In terms of where employees turn when they suspect or identify bribery and corruption by a co-worker, internal channels were preferred. In the first instance, the majority (88%) would be inclined to raise the issue internally, rather than externally. 33% said they would contact their direct manager, and 24% both their direct manager and the legal/compliance team. Just 3% said they would make use of a whistleblowing hotline, and only 2% said they would go to a regulator or authority. 6% said they wouldn't notify anyone.

Darryl Lew comments: "A preference for internal reporting structures indicates a faith in them, which is promising. Given this trend, companies need to work hard to maintain internal reporting systems and processes, and ensure employees are aware of them."

"It also highlights the importance of middle management. Support and tone from the top is key, but the fact that most employees would turn immediately to their direct manager makes sense, and companies need to ensure that an understanding of anti-bribery and anti-corruption policies has permeated down."

On the study, Dr Nicholas Lord, Reader in Criminology in the School of Law at the University of Manchester, comments: "The 2018 Global White Collar Crime survey offers a comprehensive overview of the attitudes and approaches of companies and their employees towards bribery and corruption."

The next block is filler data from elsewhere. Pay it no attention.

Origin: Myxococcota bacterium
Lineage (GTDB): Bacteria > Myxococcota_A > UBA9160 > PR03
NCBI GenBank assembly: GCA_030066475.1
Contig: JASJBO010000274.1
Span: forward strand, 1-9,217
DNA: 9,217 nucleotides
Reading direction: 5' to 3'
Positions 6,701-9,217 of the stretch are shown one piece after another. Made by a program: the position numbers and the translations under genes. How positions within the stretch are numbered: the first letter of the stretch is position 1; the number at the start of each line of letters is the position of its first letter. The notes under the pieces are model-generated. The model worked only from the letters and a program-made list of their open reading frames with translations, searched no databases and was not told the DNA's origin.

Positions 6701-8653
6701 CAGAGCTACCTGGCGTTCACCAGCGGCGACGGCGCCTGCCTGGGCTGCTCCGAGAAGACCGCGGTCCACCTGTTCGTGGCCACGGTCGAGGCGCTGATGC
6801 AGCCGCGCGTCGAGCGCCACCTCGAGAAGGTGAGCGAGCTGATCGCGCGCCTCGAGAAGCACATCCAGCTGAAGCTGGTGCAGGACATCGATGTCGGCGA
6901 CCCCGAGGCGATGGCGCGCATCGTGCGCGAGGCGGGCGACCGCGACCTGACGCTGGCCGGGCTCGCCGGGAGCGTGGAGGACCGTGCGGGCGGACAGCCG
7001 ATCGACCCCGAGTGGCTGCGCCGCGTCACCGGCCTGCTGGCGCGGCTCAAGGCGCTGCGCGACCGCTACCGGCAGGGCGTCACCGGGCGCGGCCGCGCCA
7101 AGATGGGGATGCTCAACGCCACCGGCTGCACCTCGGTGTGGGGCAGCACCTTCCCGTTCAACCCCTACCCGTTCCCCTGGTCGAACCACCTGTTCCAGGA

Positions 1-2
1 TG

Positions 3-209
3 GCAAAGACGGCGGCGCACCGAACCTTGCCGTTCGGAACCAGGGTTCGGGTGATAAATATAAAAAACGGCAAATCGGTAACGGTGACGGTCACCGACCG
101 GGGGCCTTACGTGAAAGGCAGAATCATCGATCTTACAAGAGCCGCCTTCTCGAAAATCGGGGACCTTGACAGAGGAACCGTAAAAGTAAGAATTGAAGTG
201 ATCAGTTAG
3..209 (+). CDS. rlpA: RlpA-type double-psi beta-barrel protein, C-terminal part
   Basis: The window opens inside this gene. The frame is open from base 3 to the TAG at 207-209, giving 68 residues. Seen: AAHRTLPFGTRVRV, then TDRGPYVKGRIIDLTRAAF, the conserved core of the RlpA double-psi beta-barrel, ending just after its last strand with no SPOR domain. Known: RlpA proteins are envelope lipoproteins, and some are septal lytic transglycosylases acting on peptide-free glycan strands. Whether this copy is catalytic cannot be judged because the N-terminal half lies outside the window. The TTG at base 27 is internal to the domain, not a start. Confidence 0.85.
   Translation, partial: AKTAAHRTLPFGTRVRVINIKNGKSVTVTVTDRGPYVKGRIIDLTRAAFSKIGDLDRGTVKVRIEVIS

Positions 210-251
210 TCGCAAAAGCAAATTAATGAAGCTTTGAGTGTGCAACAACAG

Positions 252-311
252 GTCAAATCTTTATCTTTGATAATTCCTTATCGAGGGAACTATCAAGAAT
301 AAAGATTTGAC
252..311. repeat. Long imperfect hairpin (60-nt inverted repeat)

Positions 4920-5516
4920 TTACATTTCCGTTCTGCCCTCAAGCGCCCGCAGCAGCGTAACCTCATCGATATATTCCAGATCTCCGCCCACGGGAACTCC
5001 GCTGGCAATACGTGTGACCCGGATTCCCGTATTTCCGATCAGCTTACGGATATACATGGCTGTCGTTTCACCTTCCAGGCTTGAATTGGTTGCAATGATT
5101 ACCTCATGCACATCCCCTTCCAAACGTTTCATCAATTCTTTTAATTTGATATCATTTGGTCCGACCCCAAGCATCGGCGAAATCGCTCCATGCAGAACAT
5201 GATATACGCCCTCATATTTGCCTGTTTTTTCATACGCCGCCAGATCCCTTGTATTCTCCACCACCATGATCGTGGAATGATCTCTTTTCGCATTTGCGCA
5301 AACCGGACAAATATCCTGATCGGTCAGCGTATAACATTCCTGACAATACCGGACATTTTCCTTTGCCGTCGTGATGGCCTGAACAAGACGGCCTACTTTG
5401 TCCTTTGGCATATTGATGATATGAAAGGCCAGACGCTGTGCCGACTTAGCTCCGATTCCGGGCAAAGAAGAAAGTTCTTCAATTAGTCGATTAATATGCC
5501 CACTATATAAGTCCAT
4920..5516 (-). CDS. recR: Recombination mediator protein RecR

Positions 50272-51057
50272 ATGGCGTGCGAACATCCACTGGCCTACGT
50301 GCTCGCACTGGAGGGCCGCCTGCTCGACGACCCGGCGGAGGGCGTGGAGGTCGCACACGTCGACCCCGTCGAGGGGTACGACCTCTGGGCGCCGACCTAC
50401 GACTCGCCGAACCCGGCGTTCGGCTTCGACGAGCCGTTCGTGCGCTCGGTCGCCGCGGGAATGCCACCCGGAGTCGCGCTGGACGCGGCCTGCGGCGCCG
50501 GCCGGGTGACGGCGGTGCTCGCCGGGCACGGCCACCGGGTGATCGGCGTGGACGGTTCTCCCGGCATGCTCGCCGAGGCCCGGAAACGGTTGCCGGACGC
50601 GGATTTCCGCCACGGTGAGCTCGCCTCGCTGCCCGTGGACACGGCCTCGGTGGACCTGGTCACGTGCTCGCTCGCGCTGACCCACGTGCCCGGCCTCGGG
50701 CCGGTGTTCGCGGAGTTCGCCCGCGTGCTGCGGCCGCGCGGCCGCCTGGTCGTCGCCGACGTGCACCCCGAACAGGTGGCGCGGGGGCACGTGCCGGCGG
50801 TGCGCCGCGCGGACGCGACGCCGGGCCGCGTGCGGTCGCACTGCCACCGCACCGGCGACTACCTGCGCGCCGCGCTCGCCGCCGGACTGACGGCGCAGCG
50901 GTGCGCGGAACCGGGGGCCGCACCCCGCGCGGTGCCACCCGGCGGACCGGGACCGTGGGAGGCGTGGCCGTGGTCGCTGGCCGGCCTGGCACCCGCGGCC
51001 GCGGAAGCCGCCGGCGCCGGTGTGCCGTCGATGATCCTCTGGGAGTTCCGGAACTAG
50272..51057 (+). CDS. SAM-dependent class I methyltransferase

"With a raft of new legislation designed to tackle white collar crime and extended powers awarded to regulators and law enforcement agencies globally over recent years, companies need to pay more attention than ever to ensuring internal compliance and ABC systems are robust."

"The study indicates that there is still a way to go – in terms of the development of internal compliance programmes and structure, and also in changing perceptions around the benefits and consequences of bribery and corruption."

The full report can be viewed here.

 

About the survey
The survey was carried out through an online questionnaire, consisting of 82 questions in total. The survey was developed through collaboration between White & Case and researchers from the University of Manchester. It was distributed to potential respondents via a number of different methods, including social media, direct email contact with relevant companies and a panel data company. Data was collected over a period of three months, from September to December 2017. In total, 252 respondents completed the survey, from a range of industry sectors, with different roles, positions and responsibilities within their organization, and based and operating in various parts of the world.